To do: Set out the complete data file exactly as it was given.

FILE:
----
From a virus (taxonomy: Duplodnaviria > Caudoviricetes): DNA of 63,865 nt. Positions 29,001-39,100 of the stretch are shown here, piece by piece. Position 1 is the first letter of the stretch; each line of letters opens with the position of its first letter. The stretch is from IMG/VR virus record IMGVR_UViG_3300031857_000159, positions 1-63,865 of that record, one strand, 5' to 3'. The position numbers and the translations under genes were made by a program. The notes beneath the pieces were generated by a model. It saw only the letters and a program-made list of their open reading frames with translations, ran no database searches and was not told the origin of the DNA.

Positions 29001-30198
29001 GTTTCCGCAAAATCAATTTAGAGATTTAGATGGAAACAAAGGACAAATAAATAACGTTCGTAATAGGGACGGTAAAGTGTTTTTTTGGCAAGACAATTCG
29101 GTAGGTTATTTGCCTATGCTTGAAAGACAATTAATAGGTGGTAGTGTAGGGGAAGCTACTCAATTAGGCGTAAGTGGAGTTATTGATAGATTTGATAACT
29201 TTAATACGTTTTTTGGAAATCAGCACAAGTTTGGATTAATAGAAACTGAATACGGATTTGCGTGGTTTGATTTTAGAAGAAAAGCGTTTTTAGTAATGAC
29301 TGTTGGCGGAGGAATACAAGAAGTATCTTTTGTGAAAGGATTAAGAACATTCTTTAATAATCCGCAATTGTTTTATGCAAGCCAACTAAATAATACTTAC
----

From a virus (taxonomy: Duplodnaviria > Caudoviricetes): DNA of 63,865 nt. Positions 29,001-39,100 of the stretch are shown here, piece by piece. Position 1 is the first letter of the stretch; each line of letters opens with the position of its first letter. The stretch is from IMG/VR virus record IMGVR_UViG_3300031857_000159, positions 1-63,865 of that record, one strand, 5' to 3'. The position numbers and the translations under genes were made by a program. The notes beneath the pieces were generated by a model. It saw only the letters and a program-made list of their open reading frames with translations, ran no database searches and was not told the origin of the DNA.

Positions 29001-30198
29001 GTTTCCGCAAAATCAATTTAGAGATTTAGATGGAAACAAAGGACAAATAAATAACGTTCGTAATAGGGACGGTAAAGTGTTTTTTTGGCAAGACAATTCG
29101 GTAGGTTATTTGCCTATGCTTGAAAGACAATTAATAGGTGGTAGTGTAGGGGAAGCTACTCAATTAGGCGTAAGTGGAGTTATTGATAGATTTGATAACT
29201 TTAATACGTTTTTTGGAAATCAGCACAAGTTTGGATTAATAGAAACTGAATACGGATTTGCGTGGTTTGATTTTAGAAGAAAAGCGTTTTTAGTAATGAC
29301 TGTTGGCGGAGGAATACAAGAAGTATCTTTTGTGAAAGGATTAAGAACATTCTTTAATAATCCGCAATTGTTTTATGCAAGCCAACTAAATAATACTTAC